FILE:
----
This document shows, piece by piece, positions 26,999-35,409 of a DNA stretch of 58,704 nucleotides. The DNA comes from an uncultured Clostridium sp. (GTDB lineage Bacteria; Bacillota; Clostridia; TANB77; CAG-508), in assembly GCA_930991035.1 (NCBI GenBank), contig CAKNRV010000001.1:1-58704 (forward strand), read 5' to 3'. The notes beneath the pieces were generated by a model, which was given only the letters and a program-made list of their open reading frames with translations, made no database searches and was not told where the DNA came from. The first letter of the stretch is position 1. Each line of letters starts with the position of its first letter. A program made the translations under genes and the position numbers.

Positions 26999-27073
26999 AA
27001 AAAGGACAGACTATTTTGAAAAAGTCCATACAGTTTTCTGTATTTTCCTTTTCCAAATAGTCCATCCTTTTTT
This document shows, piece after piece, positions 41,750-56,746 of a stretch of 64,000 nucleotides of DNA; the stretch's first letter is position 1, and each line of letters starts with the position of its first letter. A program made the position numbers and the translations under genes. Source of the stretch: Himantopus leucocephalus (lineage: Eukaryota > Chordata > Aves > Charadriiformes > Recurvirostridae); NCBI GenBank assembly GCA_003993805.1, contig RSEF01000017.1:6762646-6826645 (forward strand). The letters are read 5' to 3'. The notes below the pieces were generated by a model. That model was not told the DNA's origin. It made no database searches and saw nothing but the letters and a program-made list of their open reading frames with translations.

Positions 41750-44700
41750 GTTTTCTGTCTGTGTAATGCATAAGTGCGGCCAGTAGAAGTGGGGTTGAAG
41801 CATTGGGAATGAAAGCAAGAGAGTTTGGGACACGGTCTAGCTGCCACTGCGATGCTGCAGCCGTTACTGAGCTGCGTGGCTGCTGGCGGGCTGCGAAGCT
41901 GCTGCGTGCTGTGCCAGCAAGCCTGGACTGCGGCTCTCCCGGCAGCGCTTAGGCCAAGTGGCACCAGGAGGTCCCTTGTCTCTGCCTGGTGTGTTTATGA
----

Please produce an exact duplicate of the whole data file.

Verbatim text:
This document shows, piece by piece, positions 26,999-35,409 of a DNA stretch of 58,704 nucleotides. The DNA comes from an uncultured Clostridium sp. (GTDB lineage Bacteria; Bacillota; Clostridia; TANB77; CAG-508), in assembly GCA_930991035.1 (NCBI GenBank), contig CAKNRV010000001.1:1-58704 (forward strand), read 5' to 3'. The notes beneath the pieces were generated by a model, which was given only the letters and a program-made list of their open reading frames with translations, made no database searches and was not told where the DNA came from. The first letter of the stretch is position 1. Each line of letters starts with the position of its first letter. A program made the translations under genes and the position numbers.

Positions 26999-27073
26999 AA
27001 AAAGGACAGACTATTTTGAAAAAGTCCATACAGTTTTCTGTATTTTCCTTTTCCAAATAGTCCATCCTTTTTT
This document shows, piece after piece, positions 41,750-56,746 of a stretch of 64,000 nucleotides of DNA; the stretch's first letter is position 1, and each line of letters starts with the position of its first letter. A program made the position numbers and the translations under genes. Source of the stretch: Himantopus leucocephalus (lineage: Eukaryota > Chordata > Aves > Charadriiformes > Recurvirostridae); NCBI GenBank assembly GCA_003993805.1, contig RSEF01000017.1:6762646-6826645 (forward strand). The letters are read 5' to 3'. The notes below the pieces were generated by a model. That model was not told the DNA's origin. It made no database searches and saw nothing but the letters and a program-made list of their open reading frames with translations.

Positions 41750-44700
41750 GTTTTCTGTCTGTGTAATGCATAAGTGCGGCCAGTAGAAGTGGGGTTGAAG
41801 CATTGGGAATGAAAGCAAGAGAGTTTGGGACACGGTCTAGCTGCCACTGCGATGCTGCAGCCGTTACTGAGCTGCGTGGCTGCTGGCGGGCTGCGAAGCT
41901 GCTGCGTGCTGTGCCAGCAAGCCTGGACTGCGGCTCTCCCGGCAGCGCTTAGGCCAAGTGGCACCAGGAGGTCCCTTGTCTCTGCCTGGTGTGTTTATGA